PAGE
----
How to get started with better community relations

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By Carolyn Wincer, 2nd August 2021

Travelife for Accommodation explains how businesses can get started with engaging and supporting the communities they influence, an issue of increasing concern to consumers.

Data shows that consumers are increasingly concerned about how their buying behaviours impact other people. From where their morning coffee is sourced through to how their annual holiday impacts people in the destinations they visit, the way businesses protect and respect the welfare of people in the communities they influence has become critical to managing reputation and risk. In this article we share our expertise about how to get started with a good community engagement and support strategy.

A recent survey conducted by ABTA, the travel association, found that 62% of UK travellers believe that travel companies should ensure holidays help local people and their economy.

2019 ABTA Holiday Habits Report

Start with an impact assessment

A good community engagement and support strategy will be specific to your location. Whilst multinational companies can (and should) come up with a blanket statement of commitment, your policy will only be effective if it takes local factors into consideration and is tailored to your various operational hubs. For example, a safari camp in Kenya will need to do a lot of work on understanding the indigenous cultures they might impact, whereas a new call centre in London will be more concerned with homelessness and how they influence traffic congestion, with a beach resort in Thailand thinking more about how they affect access to livelihoods such as fishing.

As with any good sustainability strategy, the best place to start is by benchmarking how well you are currently doing and assessing your risks. We suggest you start with the following questions about how your business operations affects people in your community.  This exercise will help you to understand how you might be impacting the community, positively or negatively, and where you can improve.

Do we interrupt the supply of, or access to, essential resources such as water?

Do we impact access to essential services such as education, healthcare or shopping?

Do we prevent people from accessing their traditional sources of income?

Could we influence culture, customs or traditions?

Will we change the way people enjoy their community?

Find out what is important to your community

Before you move on to the planning and policy phase, have a good understanding on the issues of importance locally by asking the following questions, and consulting with both local staff and community groups wherever possible:

What issues are important to the people who live here?

Are their any indigenous peoples? How can we understand more about how to respect their culture and traditions?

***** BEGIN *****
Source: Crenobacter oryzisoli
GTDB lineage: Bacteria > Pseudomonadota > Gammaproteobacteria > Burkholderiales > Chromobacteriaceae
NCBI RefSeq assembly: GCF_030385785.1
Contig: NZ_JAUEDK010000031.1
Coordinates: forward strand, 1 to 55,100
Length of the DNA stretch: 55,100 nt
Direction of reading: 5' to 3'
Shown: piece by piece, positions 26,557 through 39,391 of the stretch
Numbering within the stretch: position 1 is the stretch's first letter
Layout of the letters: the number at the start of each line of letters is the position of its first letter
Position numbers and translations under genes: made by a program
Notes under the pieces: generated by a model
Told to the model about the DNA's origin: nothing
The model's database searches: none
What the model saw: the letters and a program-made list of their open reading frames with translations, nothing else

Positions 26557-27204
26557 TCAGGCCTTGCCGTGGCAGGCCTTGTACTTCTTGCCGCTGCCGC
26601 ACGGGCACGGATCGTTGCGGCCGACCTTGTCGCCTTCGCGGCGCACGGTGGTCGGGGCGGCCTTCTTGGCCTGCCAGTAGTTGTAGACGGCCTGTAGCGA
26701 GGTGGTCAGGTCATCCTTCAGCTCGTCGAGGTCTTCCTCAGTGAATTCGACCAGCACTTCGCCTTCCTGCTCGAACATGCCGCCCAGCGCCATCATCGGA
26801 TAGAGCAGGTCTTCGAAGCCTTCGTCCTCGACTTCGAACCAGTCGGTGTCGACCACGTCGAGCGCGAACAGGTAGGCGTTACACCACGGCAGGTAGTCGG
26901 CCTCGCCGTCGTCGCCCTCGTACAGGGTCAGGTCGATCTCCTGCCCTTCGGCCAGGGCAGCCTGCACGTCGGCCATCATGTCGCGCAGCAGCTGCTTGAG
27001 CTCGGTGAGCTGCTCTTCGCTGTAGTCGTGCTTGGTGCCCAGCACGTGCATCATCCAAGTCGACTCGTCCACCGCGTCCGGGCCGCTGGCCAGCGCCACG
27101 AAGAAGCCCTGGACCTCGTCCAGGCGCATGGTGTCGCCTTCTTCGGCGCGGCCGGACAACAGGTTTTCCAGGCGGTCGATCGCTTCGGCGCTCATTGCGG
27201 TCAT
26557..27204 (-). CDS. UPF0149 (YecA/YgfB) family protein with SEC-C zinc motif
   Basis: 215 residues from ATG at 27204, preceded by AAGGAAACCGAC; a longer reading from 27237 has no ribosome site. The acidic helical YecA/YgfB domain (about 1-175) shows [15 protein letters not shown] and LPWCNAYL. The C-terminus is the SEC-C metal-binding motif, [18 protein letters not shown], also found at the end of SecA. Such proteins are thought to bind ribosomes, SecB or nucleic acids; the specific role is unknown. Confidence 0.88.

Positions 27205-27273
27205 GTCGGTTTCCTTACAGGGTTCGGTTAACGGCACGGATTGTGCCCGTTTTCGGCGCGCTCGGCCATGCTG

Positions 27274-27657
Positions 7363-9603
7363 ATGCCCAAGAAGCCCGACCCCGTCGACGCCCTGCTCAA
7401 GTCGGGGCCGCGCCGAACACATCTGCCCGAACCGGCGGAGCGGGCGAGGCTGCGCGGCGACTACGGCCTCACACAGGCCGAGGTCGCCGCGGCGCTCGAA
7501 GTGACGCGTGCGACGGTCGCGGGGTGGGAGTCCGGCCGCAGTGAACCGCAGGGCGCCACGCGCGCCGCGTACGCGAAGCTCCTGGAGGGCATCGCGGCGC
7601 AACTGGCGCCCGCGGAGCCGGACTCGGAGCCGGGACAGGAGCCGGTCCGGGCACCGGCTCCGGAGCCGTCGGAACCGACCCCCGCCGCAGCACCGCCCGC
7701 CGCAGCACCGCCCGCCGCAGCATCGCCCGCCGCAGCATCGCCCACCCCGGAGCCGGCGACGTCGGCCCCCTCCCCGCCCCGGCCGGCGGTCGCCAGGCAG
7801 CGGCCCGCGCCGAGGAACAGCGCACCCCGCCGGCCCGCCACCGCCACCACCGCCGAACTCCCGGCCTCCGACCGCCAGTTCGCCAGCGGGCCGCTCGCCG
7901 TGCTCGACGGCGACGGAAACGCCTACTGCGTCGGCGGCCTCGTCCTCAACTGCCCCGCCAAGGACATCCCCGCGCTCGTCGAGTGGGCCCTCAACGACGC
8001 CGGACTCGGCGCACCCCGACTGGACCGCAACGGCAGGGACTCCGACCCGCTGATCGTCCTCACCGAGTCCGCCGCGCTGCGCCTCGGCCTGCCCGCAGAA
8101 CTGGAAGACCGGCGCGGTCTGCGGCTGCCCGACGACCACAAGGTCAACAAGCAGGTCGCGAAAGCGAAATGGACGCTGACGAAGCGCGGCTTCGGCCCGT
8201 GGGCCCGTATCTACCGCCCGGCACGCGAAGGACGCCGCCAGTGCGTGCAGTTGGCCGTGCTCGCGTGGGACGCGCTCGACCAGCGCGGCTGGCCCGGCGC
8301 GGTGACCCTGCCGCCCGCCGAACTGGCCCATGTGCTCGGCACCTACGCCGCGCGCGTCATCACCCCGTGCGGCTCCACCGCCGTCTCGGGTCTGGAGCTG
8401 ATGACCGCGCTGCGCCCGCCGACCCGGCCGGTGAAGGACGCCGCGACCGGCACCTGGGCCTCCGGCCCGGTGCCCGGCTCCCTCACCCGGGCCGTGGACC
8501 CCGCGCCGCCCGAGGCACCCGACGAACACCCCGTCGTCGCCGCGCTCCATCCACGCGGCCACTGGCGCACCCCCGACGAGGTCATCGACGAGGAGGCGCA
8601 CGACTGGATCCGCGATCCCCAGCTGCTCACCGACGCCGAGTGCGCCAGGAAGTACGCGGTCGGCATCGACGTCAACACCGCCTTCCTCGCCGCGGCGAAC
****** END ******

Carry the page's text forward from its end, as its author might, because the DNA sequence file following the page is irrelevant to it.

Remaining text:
How can our business improve this community? And how can we make sure that local people will welcome these improvements?

The importance of engaging with local people

Your work in this area will be most effective if it involves good consultation with the right people. For example, if you have indigenous people in your location, find out how to approach local representatives to establish any issues they are having along with the best ways for your business to respect their rights and customs.

In any location, it is a good idea to get involved with  community groups to get the best sense of what the problems and opportunities are, as well as to make valuable local contacts. This could start with things like joining a chamber of commerce and keeping an eye out for any public hearings that you can send a representative to. On that note, you should make one person responsible for leading and coordinating your efforts to establish good community relations, ensuring their tasks are incorporated into their job description and that they regularly report on progress.

Develop a policy that your community can easily access

Your findings about local community issues, your potential impacts, along with your own company culture, should help you write a statement outlining your commitments to respecting and protecting your community, and how you will meet those commitments. Ideally, your policy should include some specific goals and targets that will be meaningful both to your staff, and local people, and that are based on specific local issues you identified. These goals could be philanthropic, such as helping to build a community centre or starting an apprenticeship programme for local students, or they could be about general community improvements such as organising regular beach clean-ups, supporting a programme to help stray animals or helping local conservation efforts.

It is important that your policy is easily accessible to your suppliers, customers and local people, ideally via your website and in the languages that are most commonly spoken in the community. And to have the best chance of developing a good working relationship with people locally, you should publish an annual report that outlines the progress you have made, sets any new goals and reaffirms your commitments.

As we have mentioned many times before, engaging your staff is extremely powerful. Hopefully most of them are from the community so can offer valuable insight and this work offers them something to be really proud of.

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